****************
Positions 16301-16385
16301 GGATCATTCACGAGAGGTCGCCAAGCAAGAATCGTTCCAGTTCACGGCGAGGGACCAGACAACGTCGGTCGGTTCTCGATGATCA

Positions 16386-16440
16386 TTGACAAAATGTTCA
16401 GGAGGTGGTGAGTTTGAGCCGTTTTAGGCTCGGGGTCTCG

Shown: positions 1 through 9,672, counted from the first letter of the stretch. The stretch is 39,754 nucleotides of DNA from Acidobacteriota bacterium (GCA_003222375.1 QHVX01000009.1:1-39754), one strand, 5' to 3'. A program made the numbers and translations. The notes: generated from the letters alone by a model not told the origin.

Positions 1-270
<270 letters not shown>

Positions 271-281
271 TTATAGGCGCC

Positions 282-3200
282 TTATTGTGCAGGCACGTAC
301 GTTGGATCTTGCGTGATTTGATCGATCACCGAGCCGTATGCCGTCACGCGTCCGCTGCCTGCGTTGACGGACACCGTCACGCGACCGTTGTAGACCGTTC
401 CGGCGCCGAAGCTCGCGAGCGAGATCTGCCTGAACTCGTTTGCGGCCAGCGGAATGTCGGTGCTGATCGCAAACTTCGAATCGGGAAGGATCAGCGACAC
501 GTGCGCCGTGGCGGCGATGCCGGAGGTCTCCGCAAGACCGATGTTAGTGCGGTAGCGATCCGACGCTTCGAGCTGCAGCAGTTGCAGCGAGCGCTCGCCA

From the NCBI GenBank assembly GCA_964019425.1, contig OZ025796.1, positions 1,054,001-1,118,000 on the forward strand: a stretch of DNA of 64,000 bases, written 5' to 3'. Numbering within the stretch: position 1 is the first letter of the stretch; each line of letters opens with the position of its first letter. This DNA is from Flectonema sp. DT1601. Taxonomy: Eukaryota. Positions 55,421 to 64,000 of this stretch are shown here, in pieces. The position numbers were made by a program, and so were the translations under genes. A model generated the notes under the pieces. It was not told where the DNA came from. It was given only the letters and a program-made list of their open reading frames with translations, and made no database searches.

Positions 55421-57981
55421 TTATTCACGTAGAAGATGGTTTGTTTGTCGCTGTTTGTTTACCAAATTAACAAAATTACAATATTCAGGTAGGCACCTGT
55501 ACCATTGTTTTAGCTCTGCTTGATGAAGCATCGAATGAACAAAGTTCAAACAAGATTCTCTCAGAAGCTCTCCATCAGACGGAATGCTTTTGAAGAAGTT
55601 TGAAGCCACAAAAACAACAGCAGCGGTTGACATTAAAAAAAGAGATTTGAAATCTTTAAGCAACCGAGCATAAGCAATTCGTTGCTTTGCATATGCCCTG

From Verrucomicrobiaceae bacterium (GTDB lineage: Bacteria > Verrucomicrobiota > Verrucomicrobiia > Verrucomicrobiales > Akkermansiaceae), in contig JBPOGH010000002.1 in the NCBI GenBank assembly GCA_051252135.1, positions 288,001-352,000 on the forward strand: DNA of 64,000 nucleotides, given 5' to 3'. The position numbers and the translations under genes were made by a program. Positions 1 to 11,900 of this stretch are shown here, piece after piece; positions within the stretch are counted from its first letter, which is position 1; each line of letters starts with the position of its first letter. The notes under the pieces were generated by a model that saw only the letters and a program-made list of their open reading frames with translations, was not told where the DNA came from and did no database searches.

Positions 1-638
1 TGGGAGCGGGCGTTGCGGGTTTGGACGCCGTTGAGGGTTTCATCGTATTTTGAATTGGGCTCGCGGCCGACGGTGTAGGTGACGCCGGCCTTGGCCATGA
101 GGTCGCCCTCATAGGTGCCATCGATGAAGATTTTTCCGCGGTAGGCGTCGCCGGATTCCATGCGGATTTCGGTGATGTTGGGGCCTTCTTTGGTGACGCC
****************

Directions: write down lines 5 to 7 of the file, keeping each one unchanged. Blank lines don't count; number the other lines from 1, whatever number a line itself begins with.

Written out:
16401 GGAGGTGGTGAGTTTGAGCCGTTTTAGGCTCGGGGTCTCG

Shown: positions 1 through 9,672, counted from the first letter of the stretch. The stretch is 39,754 nucleotides of DNA from Acidobacteriota bacterium (GCA_003222375.1 QHVX01000009.1:1-39754), one strand, 5' to 3'. A program made the numbers and translations. The notes: generated from the letters alone by a model not told the origin.

Positions 1-270